## Index Numbers:

Index numbers are used to measure the changes in one or more variable over a period of time. These numbers are stated as a percentage of a base figure. Index numbers are the specialized averages that measure the change in level of a phenomenon. They measure the effect of changes over a period of time. A collection of index numbers for years is referred to as index series. Consider an example now.

Monica purchased an apartment in 2010 that she wishes to sell now. She wants to know the value of the apartment as on the present day so she can get the right price. She wants to know the present value of the money she spent to buy the apartment in 2010. How can she find that? There is no direct measure to study the change in the effect of such factors. This is when Index numbers come into play. An index number is calculated by finding the ratio of the current value to a base value.

### Formal Definitions:

Few Definitions of Index numbers:

According to Bowley, “Index numbers are used to measure the changes in some quantity which we cannot observe directly”.

According to Ronold, “Index numbers are quantitative measures of growth of prices, production, inventory and other quantities if economic interest.”

### Applications:

- In scenarios where inflation plays a major part, index numbers are useful in deflating.
- As these numbers aid in measuring the effect of change over a period of time they reveal various trends and tendencies.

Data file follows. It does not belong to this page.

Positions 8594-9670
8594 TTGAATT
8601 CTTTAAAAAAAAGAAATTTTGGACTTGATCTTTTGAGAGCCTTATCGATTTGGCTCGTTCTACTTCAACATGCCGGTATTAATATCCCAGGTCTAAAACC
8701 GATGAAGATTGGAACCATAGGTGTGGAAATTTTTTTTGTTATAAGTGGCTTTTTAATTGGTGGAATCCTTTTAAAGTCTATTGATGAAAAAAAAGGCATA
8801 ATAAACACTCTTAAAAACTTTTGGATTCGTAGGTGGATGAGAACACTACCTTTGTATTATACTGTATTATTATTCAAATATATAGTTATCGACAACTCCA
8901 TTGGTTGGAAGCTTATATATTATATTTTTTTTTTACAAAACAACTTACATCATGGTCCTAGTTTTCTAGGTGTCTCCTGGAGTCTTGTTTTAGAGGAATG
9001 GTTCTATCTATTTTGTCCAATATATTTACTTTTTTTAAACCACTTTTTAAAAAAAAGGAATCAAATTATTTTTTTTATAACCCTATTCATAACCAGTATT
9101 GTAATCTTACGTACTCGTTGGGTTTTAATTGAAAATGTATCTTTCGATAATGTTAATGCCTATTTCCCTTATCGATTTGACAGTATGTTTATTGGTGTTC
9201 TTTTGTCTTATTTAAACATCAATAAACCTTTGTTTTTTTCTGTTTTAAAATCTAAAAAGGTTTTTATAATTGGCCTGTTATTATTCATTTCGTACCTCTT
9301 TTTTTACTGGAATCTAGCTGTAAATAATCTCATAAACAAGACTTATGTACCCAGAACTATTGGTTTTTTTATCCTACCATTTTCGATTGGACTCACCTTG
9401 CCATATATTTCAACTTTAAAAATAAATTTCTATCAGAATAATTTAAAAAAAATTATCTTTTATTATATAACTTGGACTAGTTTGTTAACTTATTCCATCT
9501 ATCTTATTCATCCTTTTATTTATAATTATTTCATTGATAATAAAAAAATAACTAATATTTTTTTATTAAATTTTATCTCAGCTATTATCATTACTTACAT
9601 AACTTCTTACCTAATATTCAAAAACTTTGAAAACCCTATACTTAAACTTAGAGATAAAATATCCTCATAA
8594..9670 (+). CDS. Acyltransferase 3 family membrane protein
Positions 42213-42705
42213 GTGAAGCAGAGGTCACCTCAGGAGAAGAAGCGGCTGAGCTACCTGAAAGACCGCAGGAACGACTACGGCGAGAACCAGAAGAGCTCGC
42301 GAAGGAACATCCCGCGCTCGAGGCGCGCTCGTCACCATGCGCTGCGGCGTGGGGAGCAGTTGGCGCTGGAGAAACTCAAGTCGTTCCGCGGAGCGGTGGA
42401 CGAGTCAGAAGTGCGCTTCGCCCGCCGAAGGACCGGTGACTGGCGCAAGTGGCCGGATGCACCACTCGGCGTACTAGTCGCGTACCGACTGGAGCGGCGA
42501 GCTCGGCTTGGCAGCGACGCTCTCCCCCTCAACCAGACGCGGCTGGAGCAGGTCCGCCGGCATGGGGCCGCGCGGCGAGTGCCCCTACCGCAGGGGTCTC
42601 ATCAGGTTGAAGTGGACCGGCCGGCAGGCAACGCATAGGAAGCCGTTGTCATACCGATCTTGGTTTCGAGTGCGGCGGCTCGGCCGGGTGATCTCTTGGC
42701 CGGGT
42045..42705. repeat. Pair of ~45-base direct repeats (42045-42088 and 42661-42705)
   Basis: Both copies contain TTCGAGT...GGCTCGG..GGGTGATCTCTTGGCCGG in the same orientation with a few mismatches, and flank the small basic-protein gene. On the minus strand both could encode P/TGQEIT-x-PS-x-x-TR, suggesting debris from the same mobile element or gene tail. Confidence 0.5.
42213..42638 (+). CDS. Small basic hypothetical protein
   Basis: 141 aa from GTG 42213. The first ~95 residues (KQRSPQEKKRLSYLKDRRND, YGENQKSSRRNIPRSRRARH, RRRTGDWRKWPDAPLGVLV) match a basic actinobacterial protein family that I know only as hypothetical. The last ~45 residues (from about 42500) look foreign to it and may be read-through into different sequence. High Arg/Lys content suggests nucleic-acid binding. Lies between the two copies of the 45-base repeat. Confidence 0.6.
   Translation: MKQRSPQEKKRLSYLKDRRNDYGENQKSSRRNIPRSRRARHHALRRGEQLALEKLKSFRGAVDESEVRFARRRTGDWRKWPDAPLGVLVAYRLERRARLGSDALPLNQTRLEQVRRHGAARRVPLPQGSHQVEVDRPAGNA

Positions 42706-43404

- Using index numbers various suitable policies can be framed.
- They are used in the field of commerce, meteorology, industry etc.
- They measure the purchasing power of money.
- They are helpful in studying the difference between comparable categories of people and items.
- Index numbers of import and export prices of a country help measure the changes in trade of a country.
- They measure the seasonal and cyclical variations for a time period.

### What are the types of index numbers and how are they useful?

- Simple index number:

In the simple index number all the items of variables in the series are given equal weightage. They are all given equal importance. These index numbers are constructed form a single variable. This measures a relative change in single variable to its respective base.

- Composite index number:

Two or more indices when combined together form a composite index number. Consider an example for better understanding. Indices of consumer spending on gold and on all other accessories could be combined into one index.

- Price index number:

Price index number is a scale that is used to measure changes in the level of prices. It can be based on price of a single item or a selected group of items referred to as a market basket. Mostly, price indices are uses to measure inflation. The consumer price index is focussed on the goods and services consumed by households while the produce price index directs its focus towards the goods purchase by businesses that is used for further production.